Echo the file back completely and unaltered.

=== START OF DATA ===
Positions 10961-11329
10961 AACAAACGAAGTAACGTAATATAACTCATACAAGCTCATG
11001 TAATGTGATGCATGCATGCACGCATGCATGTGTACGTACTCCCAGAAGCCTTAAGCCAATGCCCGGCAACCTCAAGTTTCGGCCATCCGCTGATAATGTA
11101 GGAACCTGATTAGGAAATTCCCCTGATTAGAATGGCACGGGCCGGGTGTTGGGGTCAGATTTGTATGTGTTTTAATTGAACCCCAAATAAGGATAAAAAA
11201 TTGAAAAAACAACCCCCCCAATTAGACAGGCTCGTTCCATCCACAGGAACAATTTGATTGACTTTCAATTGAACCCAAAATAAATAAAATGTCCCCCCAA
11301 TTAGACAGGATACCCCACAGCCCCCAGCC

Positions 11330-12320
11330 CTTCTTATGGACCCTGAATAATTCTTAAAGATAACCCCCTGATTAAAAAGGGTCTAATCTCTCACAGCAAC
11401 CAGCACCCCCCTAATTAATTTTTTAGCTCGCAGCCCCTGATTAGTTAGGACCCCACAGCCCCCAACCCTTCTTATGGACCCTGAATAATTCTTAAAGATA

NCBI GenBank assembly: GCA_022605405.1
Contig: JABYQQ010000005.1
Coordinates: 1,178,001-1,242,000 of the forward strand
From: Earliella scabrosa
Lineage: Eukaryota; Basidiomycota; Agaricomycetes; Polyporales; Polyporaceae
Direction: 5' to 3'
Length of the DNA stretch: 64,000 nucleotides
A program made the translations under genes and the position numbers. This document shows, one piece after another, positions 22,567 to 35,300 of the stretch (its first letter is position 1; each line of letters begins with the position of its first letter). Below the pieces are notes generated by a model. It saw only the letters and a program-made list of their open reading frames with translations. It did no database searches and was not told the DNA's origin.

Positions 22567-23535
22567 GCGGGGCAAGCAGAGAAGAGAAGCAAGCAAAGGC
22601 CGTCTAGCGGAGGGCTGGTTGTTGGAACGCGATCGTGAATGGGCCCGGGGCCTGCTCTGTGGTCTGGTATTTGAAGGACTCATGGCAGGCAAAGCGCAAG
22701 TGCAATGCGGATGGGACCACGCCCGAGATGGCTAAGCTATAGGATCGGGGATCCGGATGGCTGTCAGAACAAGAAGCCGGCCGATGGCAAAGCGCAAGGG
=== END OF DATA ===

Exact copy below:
Positions 10961-11329
10961 AACAAACGAAGTAACGTAATATAACTCATACAAGCTCATG
11001 TAATGTGATGCATGCATGCACGCATGCATGTGTACGTACTCCCAGAAGCCTTAAGCCAATGCCCGGCAACCTCAAGTTTCGGCCATCCGCTGATAATGTA
11101 GGAACCTGATTAGGAAATTCCCCTGATTAGAATGGCACGGGCCGGGTGTTGGGGTCAGATTTGTATGTGTTTTAATTGAACCCCAAATAAGGATAAAAAA
11201 TTGAAAAAACAACCCCCCCAATTAGACAGGCTCGTTCCATCCACAGGAACAATTTGATTGACTTTCAATTGAACCCAAAATAAATAAAATGTCCCCCCAA
11301 TTAGACAGGATACCCCACAGCCCCCAGCC

Positions 11330-12320
11330 CTTCTTATGGACCCTGAATAATTCTTAAAGATAACCCCCTGATTAAAAAGGGTCTAATCTCTCACAGCAAC
11401 CAGCACCCCCCTAATTAATTTTTTAGCTCGCAGCCCCTGATTAGTTAGGACCCCACAGCCCCCAACCCTTCTTATGGACCCTGAATAATTCTTAAAGATA

NCBI GenBank assembly: GCA_022605405.1
Contig: JABYQQ010000005.1
Coordinates: 1,178,001-1,242,000 of the forward strand
From: Earliella scabrosa
Lineage: Eukaryota; Basidiomycota; Agaricomycetes; Polyporales; Polyporaceae
Direction: 5' to 3'
Length of the DNA stretch: 64,000 nucleotides
A program made the translations under genes and the position numbers. This document shows, one piece after another, positions 22,567 to 35,300 of the stretch (its first letter is position 1; each line of letters begins with the position of its first letter). Below the pieces are notes generated by a model. It saw only the letters and a program-made list of their open reading frames with translations. It did no database searches and was not told the DNA's origin.

Positions 22567-23535
22567 GCGGGGCAAGCAGAGAAGAGAAGCAAGCAAAGGC
22601 CGTCTAGCGGAGGGCTGGTTGTTGGAACGCGATCGTGAATGGGCCCGGGGCCTGCTCTGTGGTCTGGTATTTGAAGGACTCATGGCAGGCAAAGCGCAAG
22701 TGCAATGCGGATGGGACCACGCCCGAGATGGCTAAGCTATAGGATCGGGGATCCGGATGGCTGTCAGAACAAGAAGCCGGCCGATGGCAAAGCGCAAGGG